On the southwestern slopes, on the other hand, which give onto the sea, and where the conditions are generally hotter and dryer, and the soils poorer and rockier, a Mediterranean maquis of low, scrubby bushes and trees predominates.

Within short spaces, as the paths twist and turn around the mountain, one can pass from a landscape which would not be out of place in the UK to one which could not be anywhere but on the Mediterranean.

It was as we began to traverse the first of the Mediterranean maquis biomes that I noticed these small, very red fruits lying along the path, sometimes very thickly.

They were dropping off trees like this.

The fruits were an intense red and looked a little like strawberries.

This is what they look like on the tree.

When you open them, they have a lovely golden interior.
I asked my wife what these fruit were. Corbezzole, she replied, with the tree being the corbezzolo. Well, that didn’t help me much, so I checked what the English names are. Internet informed me that the tree is called the strawberry tree. Given the look of the fruit, that certainly makes sense, although what is the fruit of the tree then called? Just “fruit of the strawberry tree”, it seems, or “strawberry fruit”, which is a bit unsatisfactory. But then this is not a problem of nomenclature which the British have to face because the tree doesn’t grow naturally in the UK. As this map shows, its favourite haunts are the rim of the Mediterranean, with an extension along the southwestern Atlantic coast of France.

So I shall adopt the Italian name here and simply call the fruits corbezzole.

I asked my wife if corbezzole were edible, and she replied that her mother used to eat them. Thus comforted, I plucked two off a tree and tried them. I found them somewhat granular and not particularly sweet. I then tried two which had dropped off their tree. I still found them granular, but now they were sweeter, although the sweetness was weak and evanescent. They were also rather mushy, rather like persimmon which I’ve written about earlier. Pliny the Elder mentioned the strawberry tree in his Natural History, and his comment on the fruit was “The fruit is held in no esteem, and this is the reason for its name being that a person will only eat one” (the fruit’s Latin name is unedo, a shortening “unum edo”, “I eat one”; boy, those Romans were real jokers!). On the basis of the four corbezzole I ate as we walked along, I side with Pliny on this one.

I suspect that the corbezzole’s weakly sweet taste explains why I have never seen them being sold in a supermarket or a greengrocer’s shop in Italy. I can’t see people getting terribly excited about the taste. That being said, patient selection over centuries could no doubt have led to a more enduringly sweet fruit, much as it has with many of the other fruit we happily munch on. But here I think another factor comes into play: the incredible softness of the corbezzole when ripe. They are so soft that it is almost impossible to hold them without damaging them. Their softness also means that they are quite mushy to chew on, which I’m sure many people don’t appreciate much.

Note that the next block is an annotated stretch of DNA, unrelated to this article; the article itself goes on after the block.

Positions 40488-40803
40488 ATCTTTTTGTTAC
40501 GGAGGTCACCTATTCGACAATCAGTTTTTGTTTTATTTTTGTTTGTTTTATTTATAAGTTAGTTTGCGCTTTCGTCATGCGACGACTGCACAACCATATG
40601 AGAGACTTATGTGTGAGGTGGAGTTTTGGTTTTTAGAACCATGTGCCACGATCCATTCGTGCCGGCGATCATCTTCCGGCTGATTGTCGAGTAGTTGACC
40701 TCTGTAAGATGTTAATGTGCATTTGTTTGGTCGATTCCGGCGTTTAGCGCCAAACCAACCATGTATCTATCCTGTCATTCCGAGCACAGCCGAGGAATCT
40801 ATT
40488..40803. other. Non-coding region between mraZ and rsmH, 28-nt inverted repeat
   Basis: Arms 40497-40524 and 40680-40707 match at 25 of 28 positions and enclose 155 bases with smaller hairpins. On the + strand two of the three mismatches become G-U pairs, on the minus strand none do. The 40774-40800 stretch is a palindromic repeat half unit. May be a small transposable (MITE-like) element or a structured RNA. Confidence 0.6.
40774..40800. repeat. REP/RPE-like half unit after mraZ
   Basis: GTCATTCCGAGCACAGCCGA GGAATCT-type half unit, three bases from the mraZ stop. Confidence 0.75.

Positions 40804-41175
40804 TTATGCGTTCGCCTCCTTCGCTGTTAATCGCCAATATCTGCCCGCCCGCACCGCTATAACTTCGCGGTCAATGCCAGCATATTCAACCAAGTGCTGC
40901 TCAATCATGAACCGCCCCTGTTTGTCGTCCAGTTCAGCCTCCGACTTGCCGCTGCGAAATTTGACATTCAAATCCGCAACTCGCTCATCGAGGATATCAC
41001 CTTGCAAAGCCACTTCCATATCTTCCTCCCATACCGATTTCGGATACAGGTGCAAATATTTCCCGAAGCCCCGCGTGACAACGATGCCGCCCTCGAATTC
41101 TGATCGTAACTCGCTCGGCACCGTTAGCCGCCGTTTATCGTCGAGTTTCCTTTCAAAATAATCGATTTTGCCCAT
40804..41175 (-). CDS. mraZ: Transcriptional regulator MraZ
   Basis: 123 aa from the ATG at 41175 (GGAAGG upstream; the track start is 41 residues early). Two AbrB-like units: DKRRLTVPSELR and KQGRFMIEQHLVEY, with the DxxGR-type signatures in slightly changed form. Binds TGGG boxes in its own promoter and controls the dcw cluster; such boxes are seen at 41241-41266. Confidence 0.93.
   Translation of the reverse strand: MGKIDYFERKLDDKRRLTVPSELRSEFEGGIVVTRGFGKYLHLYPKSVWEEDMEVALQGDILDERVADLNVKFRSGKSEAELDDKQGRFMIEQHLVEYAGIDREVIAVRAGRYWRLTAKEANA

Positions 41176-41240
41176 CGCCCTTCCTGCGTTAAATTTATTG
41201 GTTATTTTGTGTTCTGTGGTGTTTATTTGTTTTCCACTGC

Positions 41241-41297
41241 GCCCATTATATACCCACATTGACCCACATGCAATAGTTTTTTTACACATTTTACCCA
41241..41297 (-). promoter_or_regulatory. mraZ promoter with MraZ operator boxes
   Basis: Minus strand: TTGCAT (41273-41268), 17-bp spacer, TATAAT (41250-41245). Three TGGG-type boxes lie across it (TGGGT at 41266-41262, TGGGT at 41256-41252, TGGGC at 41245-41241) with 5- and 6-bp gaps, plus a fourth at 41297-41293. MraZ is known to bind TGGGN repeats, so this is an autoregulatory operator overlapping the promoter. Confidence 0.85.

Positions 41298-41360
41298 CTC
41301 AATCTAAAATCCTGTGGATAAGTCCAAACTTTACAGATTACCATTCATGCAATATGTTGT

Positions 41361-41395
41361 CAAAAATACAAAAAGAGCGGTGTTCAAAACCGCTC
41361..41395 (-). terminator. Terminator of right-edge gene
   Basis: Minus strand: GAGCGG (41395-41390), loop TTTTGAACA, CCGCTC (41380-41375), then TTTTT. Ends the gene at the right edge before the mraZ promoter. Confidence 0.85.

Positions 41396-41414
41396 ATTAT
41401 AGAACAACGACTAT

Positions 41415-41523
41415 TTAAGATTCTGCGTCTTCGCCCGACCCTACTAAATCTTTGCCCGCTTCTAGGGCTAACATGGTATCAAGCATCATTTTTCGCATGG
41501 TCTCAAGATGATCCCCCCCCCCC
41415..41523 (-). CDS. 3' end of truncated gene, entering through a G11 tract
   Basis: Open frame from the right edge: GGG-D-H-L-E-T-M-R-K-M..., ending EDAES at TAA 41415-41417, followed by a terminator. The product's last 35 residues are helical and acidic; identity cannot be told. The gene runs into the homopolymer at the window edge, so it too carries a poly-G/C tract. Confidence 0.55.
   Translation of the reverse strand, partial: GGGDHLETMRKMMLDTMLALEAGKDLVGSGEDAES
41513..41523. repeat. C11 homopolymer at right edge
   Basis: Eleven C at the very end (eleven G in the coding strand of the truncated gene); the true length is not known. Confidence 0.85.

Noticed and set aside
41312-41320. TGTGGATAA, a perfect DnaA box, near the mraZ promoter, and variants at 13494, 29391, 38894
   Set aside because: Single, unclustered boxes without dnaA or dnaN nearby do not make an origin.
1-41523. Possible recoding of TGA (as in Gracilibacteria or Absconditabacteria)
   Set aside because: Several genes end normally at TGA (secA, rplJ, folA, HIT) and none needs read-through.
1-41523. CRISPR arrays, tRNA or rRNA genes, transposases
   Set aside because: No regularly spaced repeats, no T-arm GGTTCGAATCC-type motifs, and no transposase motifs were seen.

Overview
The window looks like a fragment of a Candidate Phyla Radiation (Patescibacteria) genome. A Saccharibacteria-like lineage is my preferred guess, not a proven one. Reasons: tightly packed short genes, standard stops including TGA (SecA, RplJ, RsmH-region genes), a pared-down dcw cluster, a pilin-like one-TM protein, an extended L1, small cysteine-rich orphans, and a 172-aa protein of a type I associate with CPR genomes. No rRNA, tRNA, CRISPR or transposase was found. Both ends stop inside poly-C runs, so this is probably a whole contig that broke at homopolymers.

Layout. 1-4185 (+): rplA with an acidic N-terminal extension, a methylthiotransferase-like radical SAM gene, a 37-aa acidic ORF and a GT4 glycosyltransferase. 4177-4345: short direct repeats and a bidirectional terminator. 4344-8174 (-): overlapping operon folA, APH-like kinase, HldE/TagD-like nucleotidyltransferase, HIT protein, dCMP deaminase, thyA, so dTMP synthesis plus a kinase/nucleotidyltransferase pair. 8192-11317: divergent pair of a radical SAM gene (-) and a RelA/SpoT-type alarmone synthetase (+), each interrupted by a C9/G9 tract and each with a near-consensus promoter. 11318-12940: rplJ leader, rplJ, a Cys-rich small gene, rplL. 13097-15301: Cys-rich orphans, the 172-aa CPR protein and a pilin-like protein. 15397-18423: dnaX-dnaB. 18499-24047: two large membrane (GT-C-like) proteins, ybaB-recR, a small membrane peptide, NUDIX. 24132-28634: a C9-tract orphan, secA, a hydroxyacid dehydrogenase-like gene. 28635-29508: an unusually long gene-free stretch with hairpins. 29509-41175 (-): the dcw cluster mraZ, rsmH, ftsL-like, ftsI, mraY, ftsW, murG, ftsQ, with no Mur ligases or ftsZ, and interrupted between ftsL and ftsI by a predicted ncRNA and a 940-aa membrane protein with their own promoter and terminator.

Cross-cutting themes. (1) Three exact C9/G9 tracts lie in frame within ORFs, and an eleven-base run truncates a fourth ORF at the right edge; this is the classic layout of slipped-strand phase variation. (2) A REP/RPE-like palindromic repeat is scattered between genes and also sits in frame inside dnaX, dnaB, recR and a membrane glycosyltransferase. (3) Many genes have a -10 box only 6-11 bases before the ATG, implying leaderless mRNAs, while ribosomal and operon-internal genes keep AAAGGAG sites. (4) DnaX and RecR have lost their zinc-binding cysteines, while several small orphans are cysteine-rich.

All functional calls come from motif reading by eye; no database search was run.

This softness and mushiness means that a way people commonly use corbezzole is to make jams: just mash it all up and no-one will notice the mushiness.

This seems to be a strictly homemade product; I could find no mention of a commercial jam on the internet. For any of my readers who are interested in making this jam, here is a thumbnail recipe. Put the corbezzole in a pan, crush them a little, bring the pan to a boil, boil for 10 minutes. The corbezzole should have become a puree by now. Pass the puree through a fine sieve, to get rid of all those little granules. Put the puree back into the pan, add sugar (1 gm for every 4 of puree), add cinnamon if you want, heat the mix, stirring continuously, until it’s thickened sufficiently.

Various people living in the Mediterranean region have also made alcoholic drinks with corbezzole. One of the better known is the Portuguese fruit brandy Aguardente de Medronhos (so called because the fruit is called medronho in Portuguese). Should any readers be interested in making this particular fruit brandy, here are some brief instructions. Collect 7 to 10 kilos of fruit (that will make make one litre of brandy). Put them into a barrel and let them ferment for 2-3 months, making sure to always keep them humid. Using a copper alambique, heat the fermented mess over a low fire. The distillate is your Aguardente de Medronhos. You’ve made a good batch if you can smell the fruit after you have put a little of the Aguardente on your skin and let the alcohol evaporate off.